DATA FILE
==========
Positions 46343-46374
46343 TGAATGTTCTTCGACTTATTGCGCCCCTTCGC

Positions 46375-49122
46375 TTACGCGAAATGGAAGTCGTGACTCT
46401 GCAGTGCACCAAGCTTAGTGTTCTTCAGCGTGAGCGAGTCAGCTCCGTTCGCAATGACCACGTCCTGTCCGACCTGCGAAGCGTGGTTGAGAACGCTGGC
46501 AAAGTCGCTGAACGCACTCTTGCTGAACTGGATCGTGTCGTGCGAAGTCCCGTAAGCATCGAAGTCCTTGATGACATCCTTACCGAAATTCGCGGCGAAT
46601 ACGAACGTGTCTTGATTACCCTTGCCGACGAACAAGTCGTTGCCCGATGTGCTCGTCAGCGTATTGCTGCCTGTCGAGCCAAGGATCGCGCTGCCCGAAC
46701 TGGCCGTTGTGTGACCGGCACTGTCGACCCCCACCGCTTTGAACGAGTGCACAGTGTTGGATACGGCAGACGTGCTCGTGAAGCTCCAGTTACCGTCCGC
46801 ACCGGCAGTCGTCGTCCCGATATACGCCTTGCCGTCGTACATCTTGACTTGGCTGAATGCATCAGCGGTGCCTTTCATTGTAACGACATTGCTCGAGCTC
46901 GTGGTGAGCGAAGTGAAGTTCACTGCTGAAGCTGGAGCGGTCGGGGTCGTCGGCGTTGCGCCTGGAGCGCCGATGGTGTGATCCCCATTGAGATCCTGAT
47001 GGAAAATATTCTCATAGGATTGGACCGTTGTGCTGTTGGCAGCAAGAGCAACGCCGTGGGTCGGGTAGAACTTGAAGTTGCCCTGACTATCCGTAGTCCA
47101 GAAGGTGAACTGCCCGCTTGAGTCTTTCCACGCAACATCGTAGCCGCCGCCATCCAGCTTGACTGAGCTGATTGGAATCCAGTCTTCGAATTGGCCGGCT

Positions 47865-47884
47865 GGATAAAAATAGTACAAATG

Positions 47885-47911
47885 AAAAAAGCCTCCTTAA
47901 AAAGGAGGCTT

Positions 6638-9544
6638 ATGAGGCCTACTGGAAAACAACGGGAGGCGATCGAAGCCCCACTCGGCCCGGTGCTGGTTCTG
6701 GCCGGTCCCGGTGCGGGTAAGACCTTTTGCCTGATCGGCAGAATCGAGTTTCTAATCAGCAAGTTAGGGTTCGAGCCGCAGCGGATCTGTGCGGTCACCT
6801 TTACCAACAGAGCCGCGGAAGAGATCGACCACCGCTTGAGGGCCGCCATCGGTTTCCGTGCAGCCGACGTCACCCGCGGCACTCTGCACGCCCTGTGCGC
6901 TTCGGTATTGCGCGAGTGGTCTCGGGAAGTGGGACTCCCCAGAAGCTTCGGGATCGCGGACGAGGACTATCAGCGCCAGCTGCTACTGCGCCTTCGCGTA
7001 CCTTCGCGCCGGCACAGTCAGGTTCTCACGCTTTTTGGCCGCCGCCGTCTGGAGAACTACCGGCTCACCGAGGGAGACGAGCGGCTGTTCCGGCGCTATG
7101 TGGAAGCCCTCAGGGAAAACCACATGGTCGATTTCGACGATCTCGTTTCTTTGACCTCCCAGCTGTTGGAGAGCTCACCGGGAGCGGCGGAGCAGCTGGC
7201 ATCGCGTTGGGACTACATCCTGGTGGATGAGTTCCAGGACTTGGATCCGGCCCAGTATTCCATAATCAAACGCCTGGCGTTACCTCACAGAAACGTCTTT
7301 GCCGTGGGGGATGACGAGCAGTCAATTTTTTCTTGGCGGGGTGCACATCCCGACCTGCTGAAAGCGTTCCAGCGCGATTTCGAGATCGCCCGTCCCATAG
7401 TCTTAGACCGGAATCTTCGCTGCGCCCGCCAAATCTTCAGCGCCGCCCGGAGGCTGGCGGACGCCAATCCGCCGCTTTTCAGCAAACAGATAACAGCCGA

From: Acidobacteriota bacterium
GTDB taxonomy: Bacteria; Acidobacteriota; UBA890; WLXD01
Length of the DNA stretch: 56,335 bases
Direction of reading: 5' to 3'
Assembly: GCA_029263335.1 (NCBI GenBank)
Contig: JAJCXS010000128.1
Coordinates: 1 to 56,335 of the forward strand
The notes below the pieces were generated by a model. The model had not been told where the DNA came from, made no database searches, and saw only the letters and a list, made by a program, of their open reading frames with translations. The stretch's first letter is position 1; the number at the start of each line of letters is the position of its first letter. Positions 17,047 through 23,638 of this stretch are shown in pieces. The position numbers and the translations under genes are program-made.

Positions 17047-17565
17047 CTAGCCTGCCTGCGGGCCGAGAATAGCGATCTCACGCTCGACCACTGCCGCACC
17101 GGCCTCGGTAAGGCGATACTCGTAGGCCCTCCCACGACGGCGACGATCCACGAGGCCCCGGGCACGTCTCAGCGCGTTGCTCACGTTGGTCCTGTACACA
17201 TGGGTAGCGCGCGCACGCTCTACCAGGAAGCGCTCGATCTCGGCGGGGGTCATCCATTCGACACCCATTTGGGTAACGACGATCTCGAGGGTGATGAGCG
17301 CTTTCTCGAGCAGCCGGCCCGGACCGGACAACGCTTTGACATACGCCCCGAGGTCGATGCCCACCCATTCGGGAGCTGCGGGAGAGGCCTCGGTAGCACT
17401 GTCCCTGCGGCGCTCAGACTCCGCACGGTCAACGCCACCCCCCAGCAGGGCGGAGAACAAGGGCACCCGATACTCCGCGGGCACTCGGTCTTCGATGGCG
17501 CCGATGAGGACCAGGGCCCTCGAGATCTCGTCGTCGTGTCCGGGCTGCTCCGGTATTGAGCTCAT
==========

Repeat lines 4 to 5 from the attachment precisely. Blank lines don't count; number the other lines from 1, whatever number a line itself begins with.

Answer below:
46375 TTACGCGAAATGGAAGTCGTGACTCT
46401 GCAGTGCACCAAGCTTAGTGTTCTTCAGCGTGAGCGAGTCAGCTCCGTTCGCAATGACCACGTCCTGTCCGACCTGCGAAGCGTGGTTGAGAACGCTGGC